You need to have good language skills - Cantonese to communicate with local companies and schools, English to liaise with Unicef headquarters, and Putonghua as Unicef Hong Kong works closely with the mainland.
You need to be creative. Fund-raising is a competitive market and you need innovative ideas to stand out.
And you need good communication and people skills.
To become a fund-raising officer, you need a bachelor's degree in fields ranging from marketing to engineering. Fresh graduates are welcome to apply. If you have a college degree, you can apply as a street fund-raiser.
It is also crucial to have volunteer experience and/or internships with NGOs.
Fresh graduates start at HK$10,000 a month as a fund-raising officer, and HK$6,000 to HK$7,000 as a street fund-raiser.
Nicole Chan was studying French, social administration and communications at the University of Hong Kong when she started volunteering for local and international NGOs. She was a street fund-raiser for Unicef, and worked for Orbis and the Oxfam Trailwalker project.
After graduating, she applied as a fund-raising officer and joined Unicef in August 2008. She joined because Unicef is international and provides help to more than 150 countries.
What she likes most is that she's not only working for her boss - she's working for the children in the world who are struggling to survive.
As a fund-raising officer, Chan is in charge of marketing campaigns. Unicef usually makes use of seasons and celebrations, such as Christmas or summer, to raise funds. For Halloween, they launched the Trick-or-Treat campaign, where children taking part received an orange box and knocked on doors to collect donations instead of treats.
Unicef also collects funds through a face-to-face campaign, and it is Chan's role to manage the street fund-raising team.
She visits them once a week to check on their work, and keeps them updated on Unicef's campaigns and work. She believes the more they know about Unicef's campaigns and where the money they're collecting is going, the more motivated, passionate and convincing they will be on the streets.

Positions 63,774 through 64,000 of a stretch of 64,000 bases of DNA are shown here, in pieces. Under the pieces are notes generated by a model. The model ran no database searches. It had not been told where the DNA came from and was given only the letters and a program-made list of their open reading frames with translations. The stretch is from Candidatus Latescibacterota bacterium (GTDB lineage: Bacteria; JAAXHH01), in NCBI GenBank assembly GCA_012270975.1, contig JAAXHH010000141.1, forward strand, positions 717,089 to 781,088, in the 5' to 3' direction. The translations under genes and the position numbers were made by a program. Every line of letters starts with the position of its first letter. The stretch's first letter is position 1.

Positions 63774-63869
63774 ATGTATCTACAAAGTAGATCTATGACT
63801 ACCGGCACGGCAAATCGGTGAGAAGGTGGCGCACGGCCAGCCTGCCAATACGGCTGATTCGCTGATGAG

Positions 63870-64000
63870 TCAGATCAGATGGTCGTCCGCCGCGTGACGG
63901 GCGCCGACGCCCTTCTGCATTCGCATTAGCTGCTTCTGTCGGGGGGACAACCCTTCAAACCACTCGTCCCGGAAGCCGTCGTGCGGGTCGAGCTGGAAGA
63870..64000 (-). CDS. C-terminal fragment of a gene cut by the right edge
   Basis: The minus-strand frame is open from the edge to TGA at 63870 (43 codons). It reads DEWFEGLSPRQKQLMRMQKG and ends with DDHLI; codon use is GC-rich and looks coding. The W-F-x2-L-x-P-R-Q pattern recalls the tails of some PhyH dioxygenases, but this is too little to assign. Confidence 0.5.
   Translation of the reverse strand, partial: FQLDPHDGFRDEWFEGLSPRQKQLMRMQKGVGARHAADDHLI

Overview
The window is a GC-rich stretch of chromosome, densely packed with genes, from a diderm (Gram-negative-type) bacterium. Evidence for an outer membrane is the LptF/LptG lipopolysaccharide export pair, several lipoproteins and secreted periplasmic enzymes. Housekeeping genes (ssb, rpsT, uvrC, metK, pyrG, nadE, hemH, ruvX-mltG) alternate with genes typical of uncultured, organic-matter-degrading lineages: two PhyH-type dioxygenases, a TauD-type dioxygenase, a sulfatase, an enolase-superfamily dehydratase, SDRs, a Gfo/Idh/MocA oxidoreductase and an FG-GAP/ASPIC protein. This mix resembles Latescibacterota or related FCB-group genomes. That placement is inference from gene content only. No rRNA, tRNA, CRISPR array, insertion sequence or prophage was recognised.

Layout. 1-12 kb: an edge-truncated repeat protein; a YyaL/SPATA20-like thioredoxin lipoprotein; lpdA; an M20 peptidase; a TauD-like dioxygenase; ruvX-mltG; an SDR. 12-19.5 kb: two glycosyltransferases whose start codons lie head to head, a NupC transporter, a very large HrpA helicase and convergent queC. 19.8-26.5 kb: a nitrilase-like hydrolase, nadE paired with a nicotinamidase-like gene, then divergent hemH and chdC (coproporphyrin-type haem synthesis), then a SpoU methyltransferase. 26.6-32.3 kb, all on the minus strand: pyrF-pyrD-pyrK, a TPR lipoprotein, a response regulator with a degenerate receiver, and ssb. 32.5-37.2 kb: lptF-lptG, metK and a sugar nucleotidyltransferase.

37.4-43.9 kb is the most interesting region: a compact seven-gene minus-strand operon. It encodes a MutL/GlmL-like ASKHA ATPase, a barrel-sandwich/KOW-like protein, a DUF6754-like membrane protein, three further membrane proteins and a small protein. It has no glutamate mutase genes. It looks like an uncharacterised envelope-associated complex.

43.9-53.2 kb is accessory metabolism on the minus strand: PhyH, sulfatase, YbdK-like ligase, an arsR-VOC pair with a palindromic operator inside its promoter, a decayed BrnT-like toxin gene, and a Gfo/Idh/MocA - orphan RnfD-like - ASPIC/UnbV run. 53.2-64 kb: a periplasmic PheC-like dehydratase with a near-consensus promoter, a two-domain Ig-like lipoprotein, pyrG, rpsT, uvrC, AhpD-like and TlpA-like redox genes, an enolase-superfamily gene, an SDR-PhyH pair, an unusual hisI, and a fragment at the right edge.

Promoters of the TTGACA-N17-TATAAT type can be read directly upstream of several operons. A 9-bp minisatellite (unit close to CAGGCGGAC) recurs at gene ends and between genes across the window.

Chan also needs to have quick response in case of emergencies, such as floods and earthquakes, so that her team can be out raising funds as quickly as possible.
A fund-raising officer needs to build a strong global and local network with corporate partners, as well as other NGOs which they work together with.
Chan also goes on field trips (usually two a year) to bring together campaign ambassadors and get footage for promotions.
On a trip to Istanbul, Turkey, she met fellow Unicef officers and learned about digital fund-raising.
Long-term work prospects
You can become a fund-raising consultant and work for PR and communication agencies, or set up your own firm.
Chan's predecessor became a field co-ordinator in Sichuan for the Red Cross. You can even join the Unicef headquarters in New York.
The best thing to do is to specialise in one area, like digital marketing. That will make it easier for you to join other organisations.
Where to apply
NGO websites usually have information on job vacancies and voluntary programmes. Once you have volunteered with an NGO, keep the contacts you have and send them your resume.
A day at work
Nicole Chan arrives at the office at 9am.
She needs to monitor street fund-raising teams and supervise telemarketers.
An important part of her job is to reply to potential and current monthly donors (they account for more than 50 per cent of donations).
Donors often ask which campaigns are taking place, and how Unicef uses their money. For example, fund-raisers will show donors a pack of the oral rehydration salt that will be bought with the money raised and given to children with severe diarrhoea.
Chan is also in charge of fund-raising reports which monitor monthly contributions. She uses the reports to come up with better strategies to raise funds. For example, if contributions from young people drop, Chan needs to understand why and think about what she can do.
Chan's office hours end at 5.30pm, but she often stays late because there's lots to do.